The National Commission on COVID-19 and Criminal Justice—whose mission is to assess the impact of COVID-19 on the justice system—reports that the rate of COVID cases in federal and state prisons is more than four times the national rate. Eddie Conway talks to Jose Saldana, director of Release Aging People in Prison, about the public health threat, why prisons and jails are hotbeds of contagion, and how punitive measures for infected prisoners are making everything worse.
This is a rush transcript and may contain errors. It will be updated.
Eddie Conway: The Washington Post reported recently that the number of cases of COVID-19 in the prison system across the nation is four times higher than the national average. I recently spoke to Jose Saldana from RAPP about this.
All right, so Jose, the ACLU has filed over 50 suits on behalf of prisoners and people held in ICE detention in relationship to this COVID-19. They have very little success in litigating these things because of the Prison Reform Act of 1995, I believe it is. Jose, can you talk a little bit about how difficult it is for prisoners to get relief and in this case, where their lives in jeopardy? What’s the situation there?
Jose Saldana: Yes. You know, the authors of this act, this federal act that drastically restricted the use of federal habeas corpus by state incarcerated people at the time, these very same legislators referred to our youth as super predators. So this was the mindset. So by having that perception of human beings, calling them super predators, it kind of gives you that they really didn’t give a damn about those who were incarcerated. So when they enacted this law, they restricted the federal access to the federal habeas corpus so drastically that men and women actually lost the right to go to federal court to challenge the constitutionality of their state convictions and even attorneys had a difficult time meeting those time restrictions.
Eddie Conway: Well, since they’re not given relief, at least it don’t appear to be so in the court system, what is the situation in terms of the high amount of cases in the prison systems? It’s the epicenter of the pandemic now in America. How is that going to affect the general public?
Jose Saldana: Well, the general public in prisons, as you know, we can not socially distance in a prison environment. It’s just impossible. And to make matters worse, they are actually depriving incarcerated men and women of preventive measures, PPEs. And in addition to that, when they appear or request to go to sick call to address the illness, when a person is feeling ill, he has that right to go to sick call. They make it difficult. I know in New York state and I’m in contact with literally hundreds of people throughout the state, maybe thousands. In fact, over a thousand people because we send a newsletter out every month. And we’ve been getting information throughout the last eight, nine months that incarcerated people, rather than go to sick call and report that they have symptoms of COVID-19, because they will just be sent right back to their cell. Or if the symptoms are severe, they will be placed in isolation with no property whatsoever. So this is punitive. This is how the Department of Corrections in New York state, they responded to COVID-19 spread in their prisons with punitive measures. They didn’t do it as a health crisis because they didn’t respond to it as a health crisis. So men actually rather just rough it out in their cell and risk death than to be punished for being ill.
Eddie Conway: Mm Hmm. Okay. Now experts, public health experts, are suggesting that one of the main factors of this increasing spread among prisoners, and I think it’s like four times the national average is the no social distancing, the use of dormitories, and they are advocating that dormitories be shut down, that prison populations be cut in half. Are you aware of any states that’s moving toward that or what’s the situation in New York now in terms of shutting the dormitories down, getting PPE, practicing safe distances? What’s the status in New York?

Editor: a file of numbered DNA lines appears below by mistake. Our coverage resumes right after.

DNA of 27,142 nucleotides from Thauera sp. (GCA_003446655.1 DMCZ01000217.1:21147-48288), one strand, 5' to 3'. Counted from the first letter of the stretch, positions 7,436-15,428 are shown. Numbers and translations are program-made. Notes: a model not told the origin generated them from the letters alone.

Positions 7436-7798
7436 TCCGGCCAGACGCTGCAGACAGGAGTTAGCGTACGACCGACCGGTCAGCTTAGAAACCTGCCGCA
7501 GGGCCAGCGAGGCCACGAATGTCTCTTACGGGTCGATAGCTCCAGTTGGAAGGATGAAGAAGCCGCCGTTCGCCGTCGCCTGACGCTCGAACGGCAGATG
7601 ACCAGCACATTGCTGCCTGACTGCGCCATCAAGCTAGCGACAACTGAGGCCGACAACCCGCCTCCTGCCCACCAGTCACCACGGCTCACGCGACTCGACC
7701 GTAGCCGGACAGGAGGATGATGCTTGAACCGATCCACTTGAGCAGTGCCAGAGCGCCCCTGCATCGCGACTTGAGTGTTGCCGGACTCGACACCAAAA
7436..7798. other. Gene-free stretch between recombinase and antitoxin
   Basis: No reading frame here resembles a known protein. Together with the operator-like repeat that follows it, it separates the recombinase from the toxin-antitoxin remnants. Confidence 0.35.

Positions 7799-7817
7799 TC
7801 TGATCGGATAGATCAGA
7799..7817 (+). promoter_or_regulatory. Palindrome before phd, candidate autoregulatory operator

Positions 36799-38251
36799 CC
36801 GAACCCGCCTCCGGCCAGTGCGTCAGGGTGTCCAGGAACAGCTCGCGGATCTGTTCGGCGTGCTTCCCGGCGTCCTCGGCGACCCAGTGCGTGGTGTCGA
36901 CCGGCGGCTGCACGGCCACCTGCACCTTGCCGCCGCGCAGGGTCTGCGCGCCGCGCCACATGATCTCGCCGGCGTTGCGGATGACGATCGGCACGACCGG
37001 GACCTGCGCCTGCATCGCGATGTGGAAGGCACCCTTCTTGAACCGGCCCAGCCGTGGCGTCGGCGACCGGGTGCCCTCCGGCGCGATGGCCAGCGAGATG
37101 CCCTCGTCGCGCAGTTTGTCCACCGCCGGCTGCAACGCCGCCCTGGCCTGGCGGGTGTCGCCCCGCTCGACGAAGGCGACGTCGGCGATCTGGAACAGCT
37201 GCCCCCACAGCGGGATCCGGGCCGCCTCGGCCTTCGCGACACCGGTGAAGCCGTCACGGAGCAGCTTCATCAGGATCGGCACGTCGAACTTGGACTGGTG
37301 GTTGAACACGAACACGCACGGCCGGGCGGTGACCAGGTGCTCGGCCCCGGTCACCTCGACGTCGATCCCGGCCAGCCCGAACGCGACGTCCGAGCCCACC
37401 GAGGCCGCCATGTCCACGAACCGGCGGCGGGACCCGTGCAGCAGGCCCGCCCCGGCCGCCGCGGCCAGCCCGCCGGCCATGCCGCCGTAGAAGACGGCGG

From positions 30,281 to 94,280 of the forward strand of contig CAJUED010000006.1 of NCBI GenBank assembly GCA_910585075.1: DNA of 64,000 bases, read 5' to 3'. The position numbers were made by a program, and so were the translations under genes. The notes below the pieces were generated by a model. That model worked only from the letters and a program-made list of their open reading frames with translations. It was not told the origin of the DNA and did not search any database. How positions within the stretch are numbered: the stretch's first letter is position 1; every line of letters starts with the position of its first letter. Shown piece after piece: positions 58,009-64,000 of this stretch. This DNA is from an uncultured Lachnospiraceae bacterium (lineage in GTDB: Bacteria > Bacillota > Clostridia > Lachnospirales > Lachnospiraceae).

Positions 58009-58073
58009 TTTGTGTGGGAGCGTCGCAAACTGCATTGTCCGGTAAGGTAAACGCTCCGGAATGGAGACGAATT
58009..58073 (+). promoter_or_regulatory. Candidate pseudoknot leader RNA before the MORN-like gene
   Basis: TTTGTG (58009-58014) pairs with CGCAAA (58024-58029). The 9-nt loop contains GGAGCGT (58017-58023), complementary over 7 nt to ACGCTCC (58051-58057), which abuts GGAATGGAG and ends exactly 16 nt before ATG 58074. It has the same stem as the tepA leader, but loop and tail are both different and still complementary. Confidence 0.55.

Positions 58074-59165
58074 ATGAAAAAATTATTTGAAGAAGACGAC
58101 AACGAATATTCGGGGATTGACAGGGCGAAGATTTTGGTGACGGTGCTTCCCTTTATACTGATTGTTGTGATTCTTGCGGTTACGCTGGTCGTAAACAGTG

Jose Saldana: In New York, first, the response, the initial response was to suspend all visits. That means that incarcerated people will not be receiving any visits for the duration. They opened it back up after several months, but that was their first response, a response that is punitive in nature because in suspending all visits, the virus spread in prisons across New York space is spread because correctional staff was bringing it in here. They suspend visits, but they do not require their employees to wear masks. They do not test their employees. So the suspending visits didn’t accomplish anything.
They are not considering, the governor who has the power, unrestrained authority to grant clemencies to the elderly people who languishing in prisons or to those who have underlying health conditions, no matter whether they are in a dormitory setting or in a cell setting, the conditions are basically the same. Even if you limit the numbers in a dormitory, you still have men and women living in an environment where they can not successfully social distance and they are not being provided the every day PPE that is necessary to at least slowed down this virus. Instead, what they are doing is they’re actually the neglecting the very same preventive measures that all public health experts say should be enforced. They are actually not giving out PPE on a regular basis. They think one mask is supposed to last an entire month. It loses its value after a couple of days.
Eddie Conway: Hmm. Which brings me to another question of serving food in the dining room, preparing food, cleaning the tiers. Prisoners apparently has no way of knowing who’s been infected or who hasn’t been infected because like you say, a lot of people don’t even go to sick call because they fear the punitive measures of being punished or being put in an environment where they would be at risk. So prisoners have no way of knowing who inside the system is impacted. So, I mean, how is that affecting the spread and the psychological conditions of prisoners?